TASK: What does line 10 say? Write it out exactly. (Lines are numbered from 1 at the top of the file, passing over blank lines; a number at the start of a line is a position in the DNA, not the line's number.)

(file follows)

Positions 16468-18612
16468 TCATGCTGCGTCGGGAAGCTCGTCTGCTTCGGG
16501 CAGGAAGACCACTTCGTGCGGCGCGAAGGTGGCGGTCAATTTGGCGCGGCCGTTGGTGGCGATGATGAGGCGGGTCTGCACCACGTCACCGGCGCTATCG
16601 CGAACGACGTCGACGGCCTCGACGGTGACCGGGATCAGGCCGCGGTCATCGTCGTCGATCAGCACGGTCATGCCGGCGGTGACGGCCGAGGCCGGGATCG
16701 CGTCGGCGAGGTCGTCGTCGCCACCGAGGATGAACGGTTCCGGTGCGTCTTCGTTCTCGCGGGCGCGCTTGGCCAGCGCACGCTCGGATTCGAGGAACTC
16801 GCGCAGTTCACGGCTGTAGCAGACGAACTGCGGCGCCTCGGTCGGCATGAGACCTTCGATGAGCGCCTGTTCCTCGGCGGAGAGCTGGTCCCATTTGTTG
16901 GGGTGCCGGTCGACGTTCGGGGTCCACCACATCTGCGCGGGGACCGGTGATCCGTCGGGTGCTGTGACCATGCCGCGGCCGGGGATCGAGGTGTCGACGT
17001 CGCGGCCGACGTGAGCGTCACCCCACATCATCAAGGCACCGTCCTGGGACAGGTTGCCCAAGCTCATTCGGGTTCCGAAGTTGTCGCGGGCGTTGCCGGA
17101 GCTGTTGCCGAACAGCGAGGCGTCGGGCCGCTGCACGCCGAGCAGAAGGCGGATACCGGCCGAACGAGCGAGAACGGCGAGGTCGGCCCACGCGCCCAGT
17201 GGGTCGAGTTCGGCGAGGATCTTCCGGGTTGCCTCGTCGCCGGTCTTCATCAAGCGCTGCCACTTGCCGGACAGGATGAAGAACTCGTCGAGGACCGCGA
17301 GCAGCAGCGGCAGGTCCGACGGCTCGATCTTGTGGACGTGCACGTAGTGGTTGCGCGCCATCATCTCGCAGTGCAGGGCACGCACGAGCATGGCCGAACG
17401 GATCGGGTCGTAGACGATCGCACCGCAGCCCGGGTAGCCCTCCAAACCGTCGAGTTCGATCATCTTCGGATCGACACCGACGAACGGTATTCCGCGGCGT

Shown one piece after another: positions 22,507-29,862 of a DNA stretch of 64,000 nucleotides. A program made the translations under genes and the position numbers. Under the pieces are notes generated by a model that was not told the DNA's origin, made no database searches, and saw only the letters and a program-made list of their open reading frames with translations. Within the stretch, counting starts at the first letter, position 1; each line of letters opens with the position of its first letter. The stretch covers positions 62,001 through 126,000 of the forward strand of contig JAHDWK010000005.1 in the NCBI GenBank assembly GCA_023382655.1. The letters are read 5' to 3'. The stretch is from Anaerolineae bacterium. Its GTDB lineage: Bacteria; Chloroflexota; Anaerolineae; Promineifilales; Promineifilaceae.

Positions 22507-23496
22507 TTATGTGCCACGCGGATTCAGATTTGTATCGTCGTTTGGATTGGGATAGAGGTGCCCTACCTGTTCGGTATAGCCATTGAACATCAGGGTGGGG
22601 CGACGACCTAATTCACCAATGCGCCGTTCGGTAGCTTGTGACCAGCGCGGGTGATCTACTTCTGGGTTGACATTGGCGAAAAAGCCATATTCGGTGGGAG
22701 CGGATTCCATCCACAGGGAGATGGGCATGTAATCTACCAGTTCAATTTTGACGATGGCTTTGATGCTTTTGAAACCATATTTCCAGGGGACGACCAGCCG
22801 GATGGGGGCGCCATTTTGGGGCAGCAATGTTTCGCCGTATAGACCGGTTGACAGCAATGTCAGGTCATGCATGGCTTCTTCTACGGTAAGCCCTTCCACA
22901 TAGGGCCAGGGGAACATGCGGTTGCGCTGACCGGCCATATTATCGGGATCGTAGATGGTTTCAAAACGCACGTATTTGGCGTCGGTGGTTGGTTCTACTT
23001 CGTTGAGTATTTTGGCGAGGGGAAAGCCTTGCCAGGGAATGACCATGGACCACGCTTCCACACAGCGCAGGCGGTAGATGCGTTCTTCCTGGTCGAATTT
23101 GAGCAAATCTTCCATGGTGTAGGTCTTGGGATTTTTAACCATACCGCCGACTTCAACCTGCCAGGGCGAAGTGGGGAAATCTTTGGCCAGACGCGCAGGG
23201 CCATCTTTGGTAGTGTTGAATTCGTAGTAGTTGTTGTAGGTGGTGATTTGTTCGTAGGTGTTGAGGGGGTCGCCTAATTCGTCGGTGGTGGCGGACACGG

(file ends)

17201 GGGTCGAGTTCGGCGAGGATCTTCCGGGTTGCCTCGTCGCCGGTCTTCATCAAGCGCTGCCACTTGCCGGACAGGATGAAGAACTCGTCGAGGACCGCGA